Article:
If one is fortunate enough these days to find a cook at all, just try to get her to bake the family bread. Breadmaking, except in great factories, is a dying art. And like any art which is run off the production line, the factory product is a chromo.

I know of one large bakery (in Connecticut) which still produces bread that is a satisfactory facsimile of the bread that Mother used to bake; and for four years I have had its white and whole-wheat loaves shipped weekly across half a dozen states. I have gained thereby a wide reputation for the performance of a minor miracle, in addition to the satisfaction that comes from my family’s enjoyment of bread that is bread.

One suspects that the fluffy, paper-crusted, “enriched with vitamins,” and “homemade” labeled breads become insipid to the tastes even of those who have never eaten the more substantial and flavorful breads. How else can one account for the great number of “mixes” which have enjoyed a growing success during the past ten years? Either the mine run of commercial breads pall with continued eating, or the “mixes” owe their success to our national fever for short cuts and quick methods. Some of the biscuit, corn bread, and gingerbread mixes are very palatable substitutes; and for those unskilled in cookery, they greatly minimize the chances of baking failure.

But not even the best mixture can fully replace the true “drop,” “spoon,” or “baking powder” biscuit. Nor do they save any time in the making of at least the first two. Homemade drop biscuits—rich brown, nutty, and irregularly shaped as newly solidified lava — are, with a tart jelly and good coffee, worthy of the table of Lucullus himself. And a good cook can whip up a batch between the salad and the coffee.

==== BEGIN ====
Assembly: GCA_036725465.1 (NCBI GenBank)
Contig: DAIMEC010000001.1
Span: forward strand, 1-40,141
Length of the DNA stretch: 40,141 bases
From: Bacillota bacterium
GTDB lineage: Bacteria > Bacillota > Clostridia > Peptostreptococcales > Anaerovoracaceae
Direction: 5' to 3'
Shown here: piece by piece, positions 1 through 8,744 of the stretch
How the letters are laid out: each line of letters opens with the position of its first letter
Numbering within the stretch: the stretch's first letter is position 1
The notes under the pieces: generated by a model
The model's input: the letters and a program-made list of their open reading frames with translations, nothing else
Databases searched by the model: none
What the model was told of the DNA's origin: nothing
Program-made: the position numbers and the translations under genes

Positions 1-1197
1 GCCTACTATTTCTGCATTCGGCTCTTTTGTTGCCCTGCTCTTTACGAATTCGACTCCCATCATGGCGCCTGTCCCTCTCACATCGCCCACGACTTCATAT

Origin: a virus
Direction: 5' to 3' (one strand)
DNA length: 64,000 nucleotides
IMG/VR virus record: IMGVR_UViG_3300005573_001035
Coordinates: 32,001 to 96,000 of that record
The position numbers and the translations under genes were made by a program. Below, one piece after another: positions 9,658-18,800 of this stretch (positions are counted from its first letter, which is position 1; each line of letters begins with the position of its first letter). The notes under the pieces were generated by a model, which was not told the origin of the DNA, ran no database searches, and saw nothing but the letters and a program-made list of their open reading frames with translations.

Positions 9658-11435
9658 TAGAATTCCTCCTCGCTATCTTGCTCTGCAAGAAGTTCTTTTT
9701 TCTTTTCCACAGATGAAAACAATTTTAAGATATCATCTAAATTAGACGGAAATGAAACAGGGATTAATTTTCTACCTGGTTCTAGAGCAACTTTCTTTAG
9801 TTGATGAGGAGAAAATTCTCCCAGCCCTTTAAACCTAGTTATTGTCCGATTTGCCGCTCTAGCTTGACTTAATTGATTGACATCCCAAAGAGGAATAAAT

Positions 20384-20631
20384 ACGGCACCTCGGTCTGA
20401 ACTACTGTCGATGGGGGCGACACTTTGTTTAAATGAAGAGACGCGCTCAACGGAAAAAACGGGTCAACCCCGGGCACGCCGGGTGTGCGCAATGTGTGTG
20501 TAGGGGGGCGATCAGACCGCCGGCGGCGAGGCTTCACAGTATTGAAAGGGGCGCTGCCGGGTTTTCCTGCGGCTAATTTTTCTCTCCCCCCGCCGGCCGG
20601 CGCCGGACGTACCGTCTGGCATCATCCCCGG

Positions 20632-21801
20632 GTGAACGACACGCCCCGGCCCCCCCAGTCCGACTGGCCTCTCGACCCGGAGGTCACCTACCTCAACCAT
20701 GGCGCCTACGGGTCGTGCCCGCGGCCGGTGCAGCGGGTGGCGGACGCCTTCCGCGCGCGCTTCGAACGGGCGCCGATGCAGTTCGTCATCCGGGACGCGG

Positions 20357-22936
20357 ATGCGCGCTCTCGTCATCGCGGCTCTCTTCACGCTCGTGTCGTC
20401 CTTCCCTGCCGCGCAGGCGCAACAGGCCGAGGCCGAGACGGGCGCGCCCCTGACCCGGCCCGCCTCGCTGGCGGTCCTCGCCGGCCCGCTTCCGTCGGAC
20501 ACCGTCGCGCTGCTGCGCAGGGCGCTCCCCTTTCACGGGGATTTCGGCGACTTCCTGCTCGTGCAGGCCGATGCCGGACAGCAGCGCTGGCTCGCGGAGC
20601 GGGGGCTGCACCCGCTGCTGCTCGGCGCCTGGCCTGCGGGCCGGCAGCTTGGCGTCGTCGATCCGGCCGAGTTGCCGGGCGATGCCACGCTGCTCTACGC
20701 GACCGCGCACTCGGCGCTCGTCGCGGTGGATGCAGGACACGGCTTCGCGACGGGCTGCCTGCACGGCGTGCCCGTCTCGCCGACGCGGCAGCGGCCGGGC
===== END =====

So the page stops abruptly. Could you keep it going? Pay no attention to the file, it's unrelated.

As for the corn bread mixes, good johnnycake or the corn loaf calls for genuine stoneground corn meal. Piping hot, with plenty of butter and a jug of light and mild maple syrup, real johnnycake is all one needs for a feast.

Finally, in the general decadence of bread, there is that modern abomination, the “ready sliced” loaf. Of all the insults to a once honored food, presliced bread — limply resembling an honest loaf only because it is weakly jointed by a waxed paper envelope — must be the most humiliating.

Nothing so marks the regimentation of the public taste in bread at the nadir of mediocrity as the universality of factory-sliced loaves. No longer, if one depends for the staff of life on the great bread factories, may one choose the delicate eighth-inch slice with tea. A generation is growing up which will never know the appetizing delight of toast a quarter-inch thin.

French toast, if you have a cook or a wife who knows how to mix the dip and fry the slices to the exact golden nut-brown turn, becomes a gluey offense when made with pre-sliced bread.

Even in the shops where whole loaves are sliced to the buyer’s order, the pre-slicing operation serves only to promote staleness: and if one is able to get the slices thin, who ever heard of uniform slices for every bread purpose, or for every member of a family?

Good bread in the whole loaf, treated with respect and sliced as it is eaten, and as one desires it, above all other foods is good to the final crumb.

If we cannot get back to the close-grained, substantial deliciousness of the bread of our fathers, let us at least rise in our democratic might and demand the freedom to slice our own bread, as thick or as thin as we like it, and when we like it.